Focus on Russia – Consumer sector to reap most from Russia’s WTO accession
A cheapening of imported goods as Russia finally enters the World Trade Organisation this Wednesday, after 19 years of negotiations, is likely to mean its consumer and services sectors benefit the most, according to Troika Dialog.
This is because these sectors use lots of imported goods, and Russia continues to have a strong culture of consumption.
In a review paper on the momentous moment on 22 August, Troika Dialog points to studies by the World Bank, which have shown that WTO membership usually drives wage growth among lower-wage earners, thus the spending power of Russia’s population can be expected to increase.
World Bank reports have shown consumption in Russia has been resilient in the face of the economic crisis to its west. The consumer index compiled by researchers Levada Centre has remained constant since December.
Some Russia-focused managers are already looking to profit from this trend. This month, East Capital revealed the launch of a fund focused on Russian domestic growth. Aivaras Abromavicius, partner and senior adviser at East Capital, said: “There is a lot of upside potential in companies serving the Russian domestic consumer.”
Evgeny Gavrilenkov, Troika’s chief economist, believes Russia’s WTO membership is a positive development in the long term, because it “creates regulatory pressures on Russian institutes to improve their operations.”
An example of this is an increase in privitizations.
The government has agreed United Grain Company must be sold by year’s end, and Rosagroleasing must be sold by the end of 2014. It has also promised to keep the WTO informed of progress in the privatization of other major state companies.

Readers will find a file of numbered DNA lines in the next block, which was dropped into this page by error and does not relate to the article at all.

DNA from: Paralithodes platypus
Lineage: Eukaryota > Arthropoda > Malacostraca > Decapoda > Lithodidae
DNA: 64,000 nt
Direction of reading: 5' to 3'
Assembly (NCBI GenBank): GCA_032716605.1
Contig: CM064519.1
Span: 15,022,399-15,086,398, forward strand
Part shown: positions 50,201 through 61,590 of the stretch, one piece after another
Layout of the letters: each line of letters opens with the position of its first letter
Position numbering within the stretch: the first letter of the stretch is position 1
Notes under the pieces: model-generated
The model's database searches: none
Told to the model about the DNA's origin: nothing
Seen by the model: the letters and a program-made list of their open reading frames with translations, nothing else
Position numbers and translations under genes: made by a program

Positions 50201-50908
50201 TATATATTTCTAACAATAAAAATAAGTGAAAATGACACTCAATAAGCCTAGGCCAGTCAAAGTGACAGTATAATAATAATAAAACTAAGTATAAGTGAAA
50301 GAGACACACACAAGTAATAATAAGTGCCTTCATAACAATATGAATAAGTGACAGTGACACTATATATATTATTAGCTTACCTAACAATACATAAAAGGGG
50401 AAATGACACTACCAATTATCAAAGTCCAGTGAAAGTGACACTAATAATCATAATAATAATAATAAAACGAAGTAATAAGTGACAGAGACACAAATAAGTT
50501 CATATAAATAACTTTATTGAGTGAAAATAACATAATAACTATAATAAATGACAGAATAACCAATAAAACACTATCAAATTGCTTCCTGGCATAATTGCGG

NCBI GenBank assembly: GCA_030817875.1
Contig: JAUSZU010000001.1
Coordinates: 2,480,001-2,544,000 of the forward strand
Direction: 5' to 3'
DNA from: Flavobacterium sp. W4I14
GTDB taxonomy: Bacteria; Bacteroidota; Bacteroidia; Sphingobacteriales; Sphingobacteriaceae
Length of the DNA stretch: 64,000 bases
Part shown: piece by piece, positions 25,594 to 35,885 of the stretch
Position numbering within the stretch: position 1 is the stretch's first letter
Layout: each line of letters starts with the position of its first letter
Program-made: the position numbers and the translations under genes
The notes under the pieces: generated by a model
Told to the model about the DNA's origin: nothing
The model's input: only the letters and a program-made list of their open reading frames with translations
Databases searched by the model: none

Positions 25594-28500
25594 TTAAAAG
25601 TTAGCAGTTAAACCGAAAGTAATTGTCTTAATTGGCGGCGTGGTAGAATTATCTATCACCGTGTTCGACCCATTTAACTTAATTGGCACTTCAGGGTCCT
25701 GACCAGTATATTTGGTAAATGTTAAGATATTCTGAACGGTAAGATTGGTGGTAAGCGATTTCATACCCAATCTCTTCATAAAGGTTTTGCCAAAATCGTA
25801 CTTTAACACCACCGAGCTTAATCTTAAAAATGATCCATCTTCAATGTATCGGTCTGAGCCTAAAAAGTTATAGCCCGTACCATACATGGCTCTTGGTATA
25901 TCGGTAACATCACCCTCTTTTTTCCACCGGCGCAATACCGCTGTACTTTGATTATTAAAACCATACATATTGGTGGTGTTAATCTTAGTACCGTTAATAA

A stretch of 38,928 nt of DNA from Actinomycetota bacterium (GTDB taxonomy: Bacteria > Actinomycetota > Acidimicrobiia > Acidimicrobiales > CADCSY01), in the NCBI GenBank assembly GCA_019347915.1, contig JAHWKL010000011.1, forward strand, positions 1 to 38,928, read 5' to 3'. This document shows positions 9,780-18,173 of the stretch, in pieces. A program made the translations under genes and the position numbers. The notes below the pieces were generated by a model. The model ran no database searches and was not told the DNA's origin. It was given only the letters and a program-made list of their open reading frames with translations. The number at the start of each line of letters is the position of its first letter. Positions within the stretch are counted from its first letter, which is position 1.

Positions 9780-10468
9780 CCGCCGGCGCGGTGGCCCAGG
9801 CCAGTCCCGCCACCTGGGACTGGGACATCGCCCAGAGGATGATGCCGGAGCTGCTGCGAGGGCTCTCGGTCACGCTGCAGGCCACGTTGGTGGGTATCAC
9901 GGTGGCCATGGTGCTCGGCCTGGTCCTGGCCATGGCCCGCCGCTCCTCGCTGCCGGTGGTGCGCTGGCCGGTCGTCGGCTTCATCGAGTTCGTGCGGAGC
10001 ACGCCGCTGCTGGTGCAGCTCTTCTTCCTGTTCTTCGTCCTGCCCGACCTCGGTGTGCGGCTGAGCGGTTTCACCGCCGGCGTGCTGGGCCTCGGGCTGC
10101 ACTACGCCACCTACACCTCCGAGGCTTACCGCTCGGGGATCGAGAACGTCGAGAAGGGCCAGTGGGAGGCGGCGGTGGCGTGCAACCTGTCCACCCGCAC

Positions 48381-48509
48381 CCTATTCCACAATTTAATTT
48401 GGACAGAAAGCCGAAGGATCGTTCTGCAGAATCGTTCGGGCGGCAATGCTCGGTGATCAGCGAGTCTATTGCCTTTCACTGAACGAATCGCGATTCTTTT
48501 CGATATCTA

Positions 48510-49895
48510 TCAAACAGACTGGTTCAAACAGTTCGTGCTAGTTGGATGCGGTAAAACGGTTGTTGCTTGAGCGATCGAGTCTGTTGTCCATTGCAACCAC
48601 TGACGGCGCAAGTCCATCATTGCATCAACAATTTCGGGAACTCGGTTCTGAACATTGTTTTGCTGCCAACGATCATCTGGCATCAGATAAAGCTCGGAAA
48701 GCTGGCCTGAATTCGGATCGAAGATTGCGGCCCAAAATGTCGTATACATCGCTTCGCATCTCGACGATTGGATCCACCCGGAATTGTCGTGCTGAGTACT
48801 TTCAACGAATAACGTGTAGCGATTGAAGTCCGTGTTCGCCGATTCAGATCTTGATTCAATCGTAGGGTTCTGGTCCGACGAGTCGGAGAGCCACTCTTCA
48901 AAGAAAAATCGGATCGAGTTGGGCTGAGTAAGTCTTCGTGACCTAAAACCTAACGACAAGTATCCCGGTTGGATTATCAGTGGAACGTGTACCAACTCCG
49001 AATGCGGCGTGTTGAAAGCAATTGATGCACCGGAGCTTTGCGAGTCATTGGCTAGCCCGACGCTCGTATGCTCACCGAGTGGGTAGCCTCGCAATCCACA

A number of industries are seeing increased government support, especially those in “social-economically sensitive sectors”.
Troika highlights here companies such as Sollers in the automotive sector, fertilizer producers in the agriculture sector and Pharmstandard in pharmaceuticals. They are all expected to become more competitive as a result.
The World Bank estimates that the Russian economy will benefit by the equivalent of 3.3% ($65bn) of GDP in the first three years of membership, while the New Economic School in Moscow estimates it will add 0.5% to annual GDP growth.
Yet Russia’s own government is concerned that if its WTO membership is not accompanied by accelerated reforms its economy may in fact lose 0.5% of GDP per annum.
Peter Westin, chief economist at ATON, comments: “WTO is a good feather in the hat for Russia, but it will only be a success if the government wants it to be a success.”
Troika says that although it “has become something of a cliché by now to state that accession to the WTO is not a magic wand”, it is important to realize that Russia’s business climate will not improve immediately.
Gavrilenkov adds: “I’m not convinced that joining the WTO will have a significant impact on the economy in the short run. The WTO is important for long-term development, but it is just one of the many steps Russia needs to make to development its economy and broaden the market.”
But experts agree that “it is nevertheless a game changer” and, like all other transitions economies that have joined the WTO, Russia willeventually reap the benefits.
To read Troika’s full paper entitled Russia: The Director’s Cut – Winners and Losers of WTO Entry, click here.
We will be covering Russia all week online as part of our regular series of thematic articles.